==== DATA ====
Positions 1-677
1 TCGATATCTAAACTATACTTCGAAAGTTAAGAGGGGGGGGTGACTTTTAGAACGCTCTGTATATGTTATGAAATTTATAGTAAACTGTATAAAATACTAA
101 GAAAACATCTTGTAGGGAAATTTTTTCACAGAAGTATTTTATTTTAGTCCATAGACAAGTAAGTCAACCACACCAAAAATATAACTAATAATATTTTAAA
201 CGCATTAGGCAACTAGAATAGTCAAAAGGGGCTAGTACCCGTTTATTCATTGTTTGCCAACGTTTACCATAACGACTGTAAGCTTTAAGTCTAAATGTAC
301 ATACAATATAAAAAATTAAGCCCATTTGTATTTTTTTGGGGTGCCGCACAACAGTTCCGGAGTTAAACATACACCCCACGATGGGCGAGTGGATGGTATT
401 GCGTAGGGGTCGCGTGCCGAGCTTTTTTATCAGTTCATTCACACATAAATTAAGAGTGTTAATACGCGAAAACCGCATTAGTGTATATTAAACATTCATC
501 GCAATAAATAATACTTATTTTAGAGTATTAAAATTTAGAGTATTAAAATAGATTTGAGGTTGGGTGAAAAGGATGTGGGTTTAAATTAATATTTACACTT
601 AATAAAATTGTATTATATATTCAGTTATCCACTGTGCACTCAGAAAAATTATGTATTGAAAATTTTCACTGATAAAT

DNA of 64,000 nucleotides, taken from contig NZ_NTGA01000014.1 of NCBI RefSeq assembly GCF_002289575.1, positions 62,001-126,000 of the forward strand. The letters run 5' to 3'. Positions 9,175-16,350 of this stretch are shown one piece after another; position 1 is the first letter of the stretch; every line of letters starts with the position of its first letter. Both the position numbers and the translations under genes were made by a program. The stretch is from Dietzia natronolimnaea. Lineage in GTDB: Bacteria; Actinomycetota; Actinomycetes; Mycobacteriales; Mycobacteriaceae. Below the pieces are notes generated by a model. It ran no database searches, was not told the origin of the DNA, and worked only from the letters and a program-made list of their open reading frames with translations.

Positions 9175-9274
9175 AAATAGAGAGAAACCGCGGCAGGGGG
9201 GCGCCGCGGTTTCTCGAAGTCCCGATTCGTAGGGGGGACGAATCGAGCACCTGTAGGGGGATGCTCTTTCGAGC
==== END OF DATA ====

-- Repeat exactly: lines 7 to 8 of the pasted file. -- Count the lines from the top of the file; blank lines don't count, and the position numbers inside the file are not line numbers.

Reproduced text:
501 GCAATAAATAATACTTATTTTAGAGTATTAAAATTTAGAGTATTAAAATAGATTTGAGGTTGGGTGAAAAGGATGTGGGTTTAAATTAATATTTACACTT
601 AATAAAATTGTATTATATATTCAGTTATCCACTGTGCACTCAGAAAAATTATGTATTGAAAATTTTCACTGATAAAT